The tea ceremony chado/sado is the ritualized preparation and serving of “powdered green tea” in the presence of guests. A full-length formal tea ceremony involves a meal and two servings of tea and lasts approximately four hours, during which the host engages his whole being in the creation of an occasion designed to bring aesthetic, intellectual and physical enjoyment and peace of mind to the guests.
The tea ceremony chado/sado is the ritualizes preparation and serving of “powdered green tea” in the presence of guests. A full-length formal tea ceremony involves a meal and two servings of tea and lasts approximately four hours, during which the host engages his whole being in the creation of an occasion designed to bring aesthetic, intellectual and physical enjoyment and peace of mind to the guests. The objective of a tea gathering is that of Zen Buddhism – to live in this moment – and the entire rituals is designed to focus the senses so that one it totally involved in the occasion and not distracted by mundane thoughts.
Chinese tea ceremonies or “tea culture” vary enormously in preparation methods, tasting methods and the occasions for which it is consumed.
Gong Fu or Kung Fu Tea literally meaning “great skill tea” rather than focusing on symbolic hand gestures such as that of the Japanese tea ceremony, the taste of the tea is paramount. Although Gong Fu Cha (tea) brewing method does have uncompromising steps, it is important to note that the various Asian tea consuming cultures have added local styles and equipment, adding to the richness of the Asian tea culture.
Wu-Wo Tea Ceremony began in Taiwan. The typical interpretation of “Wu-Wo” means to empty one’s mind to the degree that it becomes like an infinite void, simply and purely just “being” without physical, mental or emotional attachments. A “circular rainbow” is the symbol for the Wu-Wo Tea Ceremony. A rainbow is made of seven basic colours which, when combined together, become white light. The Wu-Wo tea Ceremony pursues the circular the circular rainbow and goes towards the white light or empty circle in the flags centre. The theory is to try and forget everything and transcend.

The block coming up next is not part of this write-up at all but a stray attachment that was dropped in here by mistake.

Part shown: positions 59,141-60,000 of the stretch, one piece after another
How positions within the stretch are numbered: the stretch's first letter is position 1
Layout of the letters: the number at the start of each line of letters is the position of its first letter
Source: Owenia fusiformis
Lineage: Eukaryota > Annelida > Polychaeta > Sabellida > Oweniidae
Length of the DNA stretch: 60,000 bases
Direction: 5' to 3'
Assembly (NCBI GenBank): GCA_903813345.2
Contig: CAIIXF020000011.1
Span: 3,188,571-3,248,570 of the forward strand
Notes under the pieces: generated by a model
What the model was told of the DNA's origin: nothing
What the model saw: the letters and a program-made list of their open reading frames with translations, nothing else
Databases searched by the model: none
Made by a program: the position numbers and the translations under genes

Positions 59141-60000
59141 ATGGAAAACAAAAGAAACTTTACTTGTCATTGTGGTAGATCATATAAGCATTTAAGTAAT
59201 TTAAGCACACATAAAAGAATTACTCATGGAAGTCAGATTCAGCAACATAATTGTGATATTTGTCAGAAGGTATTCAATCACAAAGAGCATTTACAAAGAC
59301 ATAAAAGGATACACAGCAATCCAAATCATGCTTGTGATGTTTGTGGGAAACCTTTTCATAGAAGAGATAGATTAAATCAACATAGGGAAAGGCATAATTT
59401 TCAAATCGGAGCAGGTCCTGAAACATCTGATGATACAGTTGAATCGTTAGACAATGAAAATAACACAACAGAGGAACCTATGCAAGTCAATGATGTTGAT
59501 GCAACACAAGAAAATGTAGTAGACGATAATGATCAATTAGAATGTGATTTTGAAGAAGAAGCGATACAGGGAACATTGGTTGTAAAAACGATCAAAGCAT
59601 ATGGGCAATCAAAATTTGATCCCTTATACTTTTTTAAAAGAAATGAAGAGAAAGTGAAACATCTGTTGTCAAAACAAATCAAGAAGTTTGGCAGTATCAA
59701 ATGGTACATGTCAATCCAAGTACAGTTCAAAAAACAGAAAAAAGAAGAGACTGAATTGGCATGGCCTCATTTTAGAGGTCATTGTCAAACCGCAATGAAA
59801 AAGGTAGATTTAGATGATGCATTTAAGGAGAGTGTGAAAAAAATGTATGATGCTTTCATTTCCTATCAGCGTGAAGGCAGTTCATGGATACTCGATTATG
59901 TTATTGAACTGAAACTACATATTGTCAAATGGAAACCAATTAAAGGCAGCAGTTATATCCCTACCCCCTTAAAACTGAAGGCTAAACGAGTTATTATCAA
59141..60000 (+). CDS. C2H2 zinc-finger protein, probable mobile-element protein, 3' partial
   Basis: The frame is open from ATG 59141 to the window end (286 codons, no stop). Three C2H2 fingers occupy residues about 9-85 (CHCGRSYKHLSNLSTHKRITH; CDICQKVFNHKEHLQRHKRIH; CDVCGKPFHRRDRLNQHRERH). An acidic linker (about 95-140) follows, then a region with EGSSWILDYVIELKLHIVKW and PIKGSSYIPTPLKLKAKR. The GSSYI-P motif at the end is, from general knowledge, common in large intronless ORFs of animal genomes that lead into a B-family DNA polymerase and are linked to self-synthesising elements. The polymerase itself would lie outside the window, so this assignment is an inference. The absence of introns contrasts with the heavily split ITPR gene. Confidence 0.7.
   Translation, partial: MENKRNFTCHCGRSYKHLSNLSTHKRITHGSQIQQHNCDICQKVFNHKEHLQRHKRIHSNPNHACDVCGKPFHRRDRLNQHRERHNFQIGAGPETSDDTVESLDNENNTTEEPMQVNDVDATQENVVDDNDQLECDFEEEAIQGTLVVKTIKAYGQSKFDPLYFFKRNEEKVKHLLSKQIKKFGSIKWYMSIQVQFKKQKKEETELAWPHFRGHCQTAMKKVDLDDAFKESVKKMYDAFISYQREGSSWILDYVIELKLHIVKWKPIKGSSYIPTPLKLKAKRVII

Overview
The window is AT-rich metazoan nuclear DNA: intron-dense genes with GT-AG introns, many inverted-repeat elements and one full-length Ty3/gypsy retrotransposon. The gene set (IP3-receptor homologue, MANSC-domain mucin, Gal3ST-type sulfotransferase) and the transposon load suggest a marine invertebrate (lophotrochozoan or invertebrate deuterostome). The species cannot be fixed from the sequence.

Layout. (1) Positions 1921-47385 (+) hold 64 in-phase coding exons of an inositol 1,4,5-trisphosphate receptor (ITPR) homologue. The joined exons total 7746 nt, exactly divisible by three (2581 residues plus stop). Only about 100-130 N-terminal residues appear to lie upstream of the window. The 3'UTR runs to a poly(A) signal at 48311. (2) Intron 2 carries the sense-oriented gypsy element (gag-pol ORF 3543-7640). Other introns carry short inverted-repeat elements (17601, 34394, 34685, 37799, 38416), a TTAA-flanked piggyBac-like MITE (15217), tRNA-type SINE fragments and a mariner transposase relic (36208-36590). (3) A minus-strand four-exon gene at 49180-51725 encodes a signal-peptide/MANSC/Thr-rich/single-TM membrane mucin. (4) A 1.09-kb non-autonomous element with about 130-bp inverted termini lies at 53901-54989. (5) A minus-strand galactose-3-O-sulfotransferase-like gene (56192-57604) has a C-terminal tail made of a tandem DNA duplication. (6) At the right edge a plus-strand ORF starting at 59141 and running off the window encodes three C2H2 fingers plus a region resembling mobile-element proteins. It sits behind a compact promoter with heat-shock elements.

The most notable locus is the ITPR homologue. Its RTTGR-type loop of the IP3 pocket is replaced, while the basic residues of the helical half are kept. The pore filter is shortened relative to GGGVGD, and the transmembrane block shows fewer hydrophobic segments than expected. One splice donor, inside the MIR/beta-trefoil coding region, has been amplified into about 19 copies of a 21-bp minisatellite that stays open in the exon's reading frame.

Today in China, tea is enjoyed and performed as gestures of gratitude, thanks, apologies and celebration.
Once upon a time, High Tea was an early evening meal, typically eaten between 5 and 6 O’clock. For the farmers and working class, it was eaten as a substitute for both afternoon tea and the evening meal. Using leftovers, the meal usually consisted of cold meats, eggs, fish, cakes and sandwiches. The term, “High Tea” comes from the meal being eaten at the “high” or main table, instead of the smaller lounge table. In recent years, High Tea has become a title for exquisite afternoon tea. Elegantly presented cakes, scones, finger sandwiches, along with Petite Fours, were enjoyed with a light floral afternoon tea such as, Darjeeling.